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By Dana McMahan
Do you have a puppy or a cat that does not get cold no matter what? Or, on the contrary, an older pet that crawls because its joints hurt? You may have CBD in mind, because you probably know someone who swears they solved the problem of completing the blank space that had their doggo.
Cannibidiol, which comes from the hemp plant, is in the headlines of reports that it can treat pain, anxiety, inflammation and even cancer in humans, but it's not just about people. CBD is popping up everywhere, for dogs, and pet owners are buying.
"It's at my dogs' barber," American Kennel Club veterinary chief Jerry Klein, DMV, told NBC News BETTER. "It's on the counter by the cashier." And as word of mouth spreads over the many alleged powers of the substance, "people take it from the counter trying to treat anything from anxiety to arthritis to seizures," he said.
It only makes sense, given the rumor about his powers. "We do what we can for those we love," said Dr. Klein. "We look for things that can help." But there are some problems with this image, he said. The results in giving CBD pets have been anecdotal so far. And "popularity and marketing are overtaking research and regulation," he said. "These animals can not talk and tell us how they feel. It makes this miracle drug even easier to market. "
If you are tempted to join the CBD party, there are some things that any pet parent should know and some questions to ask.
What does the Food and Drug Administration (FDA) say?
The FDA has only approved a prescription drug based on CBD for humans, which is used to treat rare forms of epilepsy. FDA spokesman Lindsay Haake told NBC News BETTER that "the FDA did not impose restrictions on the use of extralabel Epidiolex (cannabidiol) in animals." Veterinarians must follow the principles discussed in the Animal Medicine Use Clarification Act. (AMDUCA, for its acronym in English), as well as state and federal regulations for the management of the drug. "
He continued: "The FDA is currently collecting information on marijuana and marijuana-derived products that are marketed for animals. The FDA reminds consumers that these products have not been evaluated by the FDA for safety and effectiveness, and we encourage you to talk to your veterinarian about appropriate treatment options for your pet. "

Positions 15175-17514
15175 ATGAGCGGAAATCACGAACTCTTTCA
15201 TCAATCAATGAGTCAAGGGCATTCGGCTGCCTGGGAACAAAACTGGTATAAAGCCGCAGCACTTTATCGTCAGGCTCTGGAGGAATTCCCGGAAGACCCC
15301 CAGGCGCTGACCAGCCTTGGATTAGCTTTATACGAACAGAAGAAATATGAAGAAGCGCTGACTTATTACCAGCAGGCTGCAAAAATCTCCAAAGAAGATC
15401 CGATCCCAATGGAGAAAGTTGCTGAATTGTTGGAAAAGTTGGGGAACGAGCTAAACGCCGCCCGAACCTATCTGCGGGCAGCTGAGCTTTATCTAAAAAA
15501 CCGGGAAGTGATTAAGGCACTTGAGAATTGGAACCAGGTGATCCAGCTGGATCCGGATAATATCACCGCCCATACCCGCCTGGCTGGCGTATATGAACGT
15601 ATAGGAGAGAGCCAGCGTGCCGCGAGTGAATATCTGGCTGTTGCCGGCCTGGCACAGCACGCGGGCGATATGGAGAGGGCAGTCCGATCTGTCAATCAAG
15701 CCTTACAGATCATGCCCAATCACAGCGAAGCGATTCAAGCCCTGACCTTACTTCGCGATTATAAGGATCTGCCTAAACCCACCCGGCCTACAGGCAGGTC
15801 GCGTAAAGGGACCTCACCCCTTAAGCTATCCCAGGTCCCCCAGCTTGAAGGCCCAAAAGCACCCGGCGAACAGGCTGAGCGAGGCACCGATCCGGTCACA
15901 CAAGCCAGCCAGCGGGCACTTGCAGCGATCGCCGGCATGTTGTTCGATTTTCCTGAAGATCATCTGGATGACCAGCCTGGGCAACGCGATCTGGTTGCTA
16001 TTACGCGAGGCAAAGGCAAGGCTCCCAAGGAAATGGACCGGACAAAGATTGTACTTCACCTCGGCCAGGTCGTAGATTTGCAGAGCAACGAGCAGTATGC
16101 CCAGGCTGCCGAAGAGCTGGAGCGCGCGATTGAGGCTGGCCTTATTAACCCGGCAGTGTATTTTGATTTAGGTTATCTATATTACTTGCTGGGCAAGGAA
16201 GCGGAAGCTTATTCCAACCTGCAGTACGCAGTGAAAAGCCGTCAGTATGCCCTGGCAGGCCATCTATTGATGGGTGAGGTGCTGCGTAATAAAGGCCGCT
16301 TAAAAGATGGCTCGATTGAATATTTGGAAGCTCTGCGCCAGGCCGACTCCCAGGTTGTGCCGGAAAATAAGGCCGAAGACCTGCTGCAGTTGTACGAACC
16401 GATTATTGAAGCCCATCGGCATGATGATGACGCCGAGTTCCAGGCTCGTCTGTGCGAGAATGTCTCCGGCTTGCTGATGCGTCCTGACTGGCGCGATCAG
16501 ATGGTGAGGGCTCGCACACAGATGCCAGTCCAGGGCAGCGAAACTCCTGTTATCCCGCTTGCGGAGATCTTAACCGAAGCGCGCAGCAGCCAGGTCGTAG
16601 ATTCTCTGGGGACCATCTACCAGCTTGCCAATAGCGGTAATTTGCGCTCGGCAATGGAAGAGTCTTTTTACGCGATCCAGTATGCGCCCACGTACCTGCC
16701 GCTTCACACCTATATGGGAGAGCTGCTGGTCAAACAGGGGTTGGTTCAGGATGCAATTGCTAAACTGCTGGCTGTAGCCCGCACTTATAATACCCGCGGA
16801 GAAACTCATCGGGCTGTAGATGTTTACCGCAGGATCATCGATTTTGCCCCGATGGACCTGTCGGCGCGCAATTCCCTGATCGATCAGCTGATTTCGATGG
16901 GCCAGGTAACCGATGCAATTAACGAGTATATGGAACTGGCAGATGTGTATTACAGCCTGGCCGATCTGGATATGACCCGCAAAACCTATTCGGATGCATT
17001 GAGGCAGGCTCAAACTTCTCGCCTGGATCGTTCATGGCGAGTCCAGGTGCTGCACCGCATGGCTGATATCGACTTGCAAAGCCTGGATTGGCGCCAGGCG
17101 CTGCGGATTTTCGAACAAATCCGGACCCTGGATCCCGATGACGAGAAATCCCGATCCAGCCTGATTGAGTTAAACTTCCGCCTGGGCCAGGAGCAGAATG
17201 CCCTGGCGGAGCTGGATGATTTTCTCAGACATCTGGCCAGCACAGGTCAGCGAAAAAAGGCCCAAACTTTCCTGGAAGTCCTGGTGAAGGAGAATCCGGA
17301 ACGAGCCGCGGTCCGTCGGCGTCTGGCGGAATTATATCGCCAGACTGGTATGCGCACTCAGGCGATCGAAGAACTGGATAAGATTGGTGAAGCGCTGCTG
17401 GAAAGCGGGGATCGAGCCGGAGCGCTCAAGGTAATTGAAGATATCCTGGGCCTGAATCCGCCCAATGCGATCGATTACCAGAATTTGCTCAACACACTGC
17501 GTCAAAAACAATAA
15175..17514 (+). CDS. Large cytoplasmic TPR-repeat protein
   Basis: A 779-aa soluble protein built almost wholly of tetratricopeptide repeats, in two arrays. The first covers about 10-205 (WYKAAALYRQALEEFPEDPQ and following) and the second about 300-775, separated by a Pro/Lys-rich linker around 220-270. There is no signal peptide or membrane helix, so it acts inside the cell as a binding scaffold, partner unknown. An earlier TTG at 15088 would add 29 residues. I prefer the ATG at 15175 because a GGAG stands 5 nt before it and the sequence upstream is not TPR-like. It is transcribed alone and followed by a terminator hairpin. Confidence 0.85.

Did that clarify that? Do not? All right …
Your veterinarian may also have questions
While a veterinarian should be open to discussing the general use of CBD with their clients if they ask for it, Klein said that a "veterinarian should indicate that at this time there is no scientific data on the use or dosage of CBD in pets, just Because CBD products are not regulated at this time, there is no way to guarantee efficacy for various purposes, ranging from anxiety, arthritis or even epilepsy. [are] there are no current studies on the dose of CBD to correctly and effectively dose a 6-pound chihuahua or a 150-pound mastiff. The time may come when science has true answers, but it is not now. "
You can not assume that what works for a person will work for a cat, a dog will work for a horse, he said.
If this sounds alarmist, consider this. The FDA has issued important warning letters to companies that sell CBD products, said Dr. Klein, including some who market their pet products.
In addition to concerns about the dose, "there is no responsibility", when it comes to what is in them, Dr. Klein said. Can you be sure that it is derived from hemp, not from marijuana, and that THC is not toxic to pets? "As an emergency veterinarian, I have dealt with dogs that have got into marijuana brownies and it is a concern," he said.
What are the long term effects?
In summary: "We do not know," said Dr. Klein. "The time frame has not been there long enough, and no studies have been done, we know there are some changes in blood pressure, dry mouth, but they're just preliminary studies."
"I do not want to be the one to say the wrong thing because I think there is potential here for possible real benefits," said Dr. Klein. "It can be a wonderful product in the future if it is regulated and we have data." At the moment, he said: "I understand the owners' frustration, but there is no accurate information."
Maybe the news is on the way, however. Dr. Klein points to a study by the AKC Canine Health Foundation, which discusses the CBD for the treatment of epilepsy. "Hopefully in a year or so we'll have some results on that."
The bottom line?
"I can not stress enough that the laws and some of the material are constantly changing," Dr. Klein said. "It is important that people are aware of the concerns and even that veterinarians are aware of the current data. "As long as they understand that what they are giving is not scientifically proven, that it may not be beneficial, it depends on them if they want to follow that path."
Last word from the veterinarian? "If you're doing it, you're doing it at your own risk right now."
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